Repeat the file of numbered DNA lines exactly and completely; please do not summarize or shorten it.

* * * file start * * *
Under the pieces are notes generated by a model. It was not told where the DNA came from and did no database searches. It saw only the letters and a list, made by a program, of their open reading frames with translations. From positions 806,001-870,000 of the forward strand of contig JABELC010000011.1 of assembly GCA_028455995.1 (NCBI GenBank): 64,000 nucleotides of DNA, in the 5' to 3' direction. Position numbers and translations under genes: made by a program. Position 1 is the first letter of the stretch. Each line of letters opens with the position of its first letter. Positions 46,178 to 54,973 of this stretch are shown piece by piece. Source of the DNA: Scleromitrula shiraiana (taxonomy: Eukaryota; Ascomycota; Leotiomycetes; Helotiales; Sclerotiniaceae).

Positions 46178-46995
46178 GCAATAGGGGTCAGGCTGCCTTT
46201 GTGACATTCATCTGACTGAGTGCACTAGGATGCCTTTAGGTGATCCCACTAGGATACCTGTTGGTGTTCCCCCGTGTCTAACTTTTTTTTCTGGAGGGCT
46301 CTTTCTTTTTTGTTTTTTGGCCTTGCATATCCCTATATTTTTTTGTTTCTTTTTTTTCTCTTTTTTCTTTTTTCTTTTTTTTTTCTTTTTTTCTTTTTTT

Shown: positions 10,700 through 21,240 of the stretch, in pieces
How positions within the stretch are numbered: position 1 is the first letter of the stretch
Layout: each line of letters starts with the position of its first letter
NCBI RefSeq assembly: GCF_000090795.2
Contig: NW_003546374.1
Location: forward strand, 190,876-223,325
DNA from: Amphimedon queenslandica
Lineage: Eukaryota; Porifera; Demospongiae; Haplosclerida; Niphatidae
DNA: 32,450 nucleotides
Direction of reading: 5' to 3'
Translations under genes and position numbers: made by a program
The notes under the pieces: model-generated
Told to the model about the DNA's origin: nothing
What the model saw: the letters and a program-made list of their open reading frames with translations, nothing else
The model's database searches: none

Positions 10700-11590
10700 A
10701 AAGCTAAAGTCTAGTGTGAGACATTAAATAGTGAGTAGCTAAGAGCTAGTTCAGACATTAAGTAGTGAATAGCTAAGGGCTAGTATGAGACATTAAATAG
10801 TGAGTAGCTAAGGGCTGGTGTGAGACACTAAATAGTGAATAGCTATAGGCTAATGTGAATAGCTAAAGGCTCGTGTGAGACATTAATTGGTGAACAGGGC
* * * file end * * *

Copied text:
Under the pieces are notes generated by a model. It was not told where the DNA came from and did no database searches. It saw only the letters and a list, made by a program, of their open reading frames with translations. From positions 806,001-870,000 of the forward strand of contig JABELC010000011.1 of assembly GCA_028455995.1 (NCBI GenBank): 64,000 nucleotides of DNA, in the 5' to 3' direction. Position numbers and translations under genes: made by a program. Position 1 is the first letter of the stretch. Each line of letters opens with the position of its first letter. Positions 46,178 to 54,973 of this stretch are shown piece by piece. Source of the DNA: Scleromitrula shiraiana (taxonomy: Eukaryota; Ascomycota; Leotiomycetes; Helotiales; Sclerotiniaceae).

Positions 46178-46995
46178 GCAATAGGGGTCAGGCTGCCTTT
46201 GTGACATTCATCTGACTGAGTGCACTAGGATGCCTTTAGGTGATCCCACTAGGATACCTGTTGGTGTTCCCCCGTGTCTAACTTTTTTTTCTGGAGGGCT
46301 CTTTCTTTTTTGTTTTTTGGCCTTGCATATCCCTATATTTTTTTGTTTCTTTTTTTTCTCTTTTTTCTTTTTTCTTTTTTTTTTCTTTTTTTCTTTTTTT

Shown: positions 10,700 through 21,240 of the stretch, in pieces
How positions within the stretch are numbered: position 1 is the first letter of the stretch
Layout: each line of letters starts with the position of its first letter
NCBI RefSeq assembly: GCF_000090795.2
Contig: NW_003546374.1
Location: forward strand, 190,876-223,325
DNA from: Amphimedon queenslandica
Lineage: Eukaryota; Porifera; Demospongiae; Haplosclerida; Niphatidae
DNA: 32,450 nucleotides
Direction of reading: 5' to 3'
Translations under genes and position numbers: made by a program
The notes under the pieces: model-generated
Told to the model about the DNA's origin: nothing
What the model saw: the letters and a program-made list of their open reading frames with translations, nothing else
The model's database searches: none

Positions 10700-11590
10700 A
10701 AAGCTAAAGTCTAGTGTGAGACATTAAATAGTGAGTAGCTAAGAGCTAGTTCAGACATTAAGTAGTGAATAGCTAAGGGCTAGTATGAGACATTAAATAG
10801 TGAGTAGCTAAGGGCTGGTGTGAGACACTAAATAGTGAATAGCTATAGGCTAATGTGAATAGCTAAAGGCTCGTGTGAGACATTAATTGGTGAACAGGGC